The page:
Colombia’s current installed electricity capacity is 16,488 MW, with around 70 per cent of this total provided by hydropower. Colombia’s mining and power planning unit (UPME) has recently estimated that a further 56 GW of hydropower capacity could be developed in new run-of-river schemes.
The country’s hydropower resources are concentrated in the Magdalena River basin. More than 60 per cent of the country’s installed hydropower capacity is situated there, along with the majority of planned developments.
The hydropower sector has been very active in Colombia over recent years, benefitting from a well-established regulatory framework and firm policy support for low-carbon and renewable energy technologies.
In its intended nationally determined contribution (INDC) to the UN Framework Convention on Climate Change (UNFCCC), Colombia committed to reduce its greenhouse gas emissions by 20 per cent with respect to the projected business-as-usual scenario by 2030.
Further hydropower development will be driven by the rising demand for electricity in the country. There is also considerable interest in developing new water infrastructure for other uses, including navigation, irrigation and flood management. Electricity demand increased by 4.4 per cent in 2014, with total consumption reaching 63,571 GWh in that year.
Increased regional integration will also provide an impetus for continued hydropower development. Colombia is participating in the Andean Electrical Interconnection System (SINEA) project, along with Ecuador, Peru, Bolivia and Chile. This initiative seeks to create a shared energy market between these counties, while securing energy supply in the region and promoting the increased penetration of renewable technologies.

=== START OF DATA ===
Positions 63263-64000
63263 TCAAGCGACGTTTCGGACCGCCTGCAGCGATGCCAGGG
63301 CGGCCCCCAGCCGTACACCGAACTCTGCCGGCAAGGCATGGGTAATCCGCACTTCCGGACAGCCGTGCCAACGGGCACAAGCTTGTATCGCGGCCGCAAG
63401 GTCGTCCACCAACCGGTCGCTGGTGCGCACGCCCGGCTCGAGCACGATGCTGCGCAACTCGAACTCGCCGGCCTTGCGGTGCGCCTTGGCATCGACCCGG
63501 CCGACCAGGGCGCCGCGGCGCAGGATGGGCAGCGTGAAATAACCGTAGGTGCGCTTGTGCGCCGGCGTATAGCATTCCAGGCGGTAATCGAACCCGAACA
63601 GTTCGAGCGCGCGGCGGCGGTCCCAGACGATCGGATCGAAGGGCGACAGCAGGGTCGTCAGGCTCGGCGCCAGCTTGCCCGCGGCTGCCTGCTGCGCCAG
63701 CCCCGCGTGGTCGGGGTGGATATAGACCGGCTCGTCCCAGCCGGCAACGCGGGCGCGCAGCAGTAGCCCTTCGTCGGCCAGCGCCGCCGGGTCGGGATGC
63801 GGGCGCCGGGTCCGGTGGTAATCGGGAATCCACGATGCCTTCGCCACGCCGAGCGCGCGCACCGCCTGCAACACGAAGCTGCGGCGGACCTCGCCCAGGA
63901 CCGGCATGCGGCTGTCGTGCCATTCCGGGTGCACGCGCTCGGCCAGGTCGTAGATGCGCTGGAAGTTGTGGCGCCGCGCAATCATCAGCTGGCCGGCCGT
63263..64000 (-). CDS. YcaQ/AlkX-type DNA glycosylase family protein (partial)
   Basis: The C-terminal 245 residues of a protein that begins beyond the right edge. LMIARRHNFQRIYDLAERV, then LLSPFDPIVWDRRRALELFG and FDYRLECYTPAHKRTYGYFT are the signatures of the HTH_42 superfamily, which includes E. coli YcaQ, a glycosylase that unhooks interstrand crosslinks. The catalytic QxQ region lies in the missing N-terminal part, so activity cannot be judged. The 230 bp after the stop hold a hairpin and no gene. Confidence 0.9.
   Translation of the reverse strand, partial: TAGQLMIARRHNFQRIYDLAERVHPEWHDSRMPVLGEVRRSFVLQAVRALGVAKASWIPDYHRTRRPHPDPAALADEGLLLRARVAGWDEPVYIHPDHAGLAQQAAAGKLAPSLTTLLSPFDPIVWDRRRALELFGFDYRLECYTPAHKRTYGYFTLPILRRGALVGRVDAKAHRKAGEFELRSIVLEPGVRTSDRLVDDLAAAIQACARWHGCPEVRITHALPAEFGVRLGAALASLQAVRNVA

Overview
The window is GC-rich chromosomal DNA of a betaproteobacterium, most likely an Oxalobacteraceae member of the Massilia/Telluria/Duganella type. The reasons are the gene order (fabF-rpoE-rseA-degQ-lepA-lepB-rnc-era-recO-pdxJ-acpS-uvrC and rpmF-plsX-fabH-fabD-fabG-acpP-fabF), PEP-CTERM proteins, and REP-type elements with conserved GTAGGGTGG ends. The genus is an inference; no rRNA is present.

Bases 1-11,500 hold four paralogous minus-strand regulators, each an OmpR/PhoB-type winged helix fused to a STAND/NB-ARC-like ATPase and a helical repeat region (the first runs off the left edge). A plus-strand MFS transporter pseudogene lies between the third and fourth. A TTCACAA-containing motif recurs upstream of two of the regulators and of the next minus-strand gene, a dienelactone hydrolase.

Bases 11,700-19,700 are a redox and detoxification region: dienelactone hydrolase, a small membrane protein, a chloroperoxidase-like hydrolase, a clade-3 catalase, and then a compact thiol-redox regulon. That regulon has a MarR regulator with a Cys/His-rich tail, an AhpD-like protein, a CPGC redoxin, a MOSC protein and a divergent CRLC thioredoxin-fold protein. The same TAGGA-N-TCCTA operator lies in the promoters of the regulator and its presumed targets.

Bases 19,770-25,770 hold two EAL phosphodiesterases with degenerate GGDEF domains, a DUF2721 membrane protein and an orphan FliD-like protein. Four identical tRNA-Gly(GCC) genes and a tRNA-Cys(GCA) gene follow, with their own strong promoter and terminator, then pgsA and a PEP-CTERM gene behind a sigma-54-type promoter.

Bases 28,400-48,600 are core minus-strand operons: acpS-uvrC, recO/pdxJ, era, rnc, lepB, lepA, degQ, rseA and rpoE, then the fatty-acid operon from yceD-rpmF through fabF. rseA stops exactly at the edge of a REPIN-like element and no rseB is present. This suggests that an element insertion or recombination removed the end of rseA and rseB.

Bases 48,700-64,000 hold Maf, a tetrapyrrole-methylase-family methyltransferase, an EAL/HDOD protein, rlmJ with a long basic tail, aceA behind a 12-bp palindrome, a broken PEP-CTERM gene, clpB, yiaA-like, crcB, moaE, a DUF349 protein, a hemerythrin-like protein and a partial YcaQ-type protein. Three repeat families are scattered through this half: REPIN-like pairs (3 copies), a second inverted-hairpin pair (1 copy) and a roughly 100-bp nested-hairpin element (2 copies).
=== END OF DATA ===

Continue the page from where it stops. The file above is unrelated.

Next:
A 300 MW capacity interconnection between Colombia and Ecuador is expected to be complete by 2018. In addition to the SINEA project, another transmission line linking Colombia and Panama is also slated for completion by 2018.
Colombia commissioned a considerable amount of new hydropower capacity in 2015. Seven new stations totalling 599 MW commenced operations in the last year, including the Carlos Lleras Restrepo (78 MW), San Miguel (44 MW), Bajo Tuluá (20 MW), Suba (2.6 MW) and Usaquen (1.6 MW) projects.
The 400 MW El Quimbo station was completed in July. El Quimbo represents the first private sector hydropower project to be built in Colombia and it is expected to generate approximately 2.2 TWh per year, further enhancing the security and stability of domestic power supply. This project, which is owned by Emgesa, a subsidiary of the Enel Group, will also generate power for export to neighbouring countries.
Both turbines at the 55 MW Cucuana facility, a run-of-river scheme located in the Tolima department, were commissioned in 2015, in August and November respectively. This project, which is certified under the UN Clean Development Mechanism (CDM), is expected to produce 250 million kWh of electricity each year. It is owned by the operator Empresa de Energia del Pacifico S.A. (EPSA).
According to UPME, more large-scale capacity installations are slated for the next five years, including the 2,400 MW Ituango project, which is expected to come online between 2018 and 2020.
You can find all our latest country profiles and regional overviews in the 2017 Hydropower Status Report, which you can download here.
This profile was last updated in May 2016.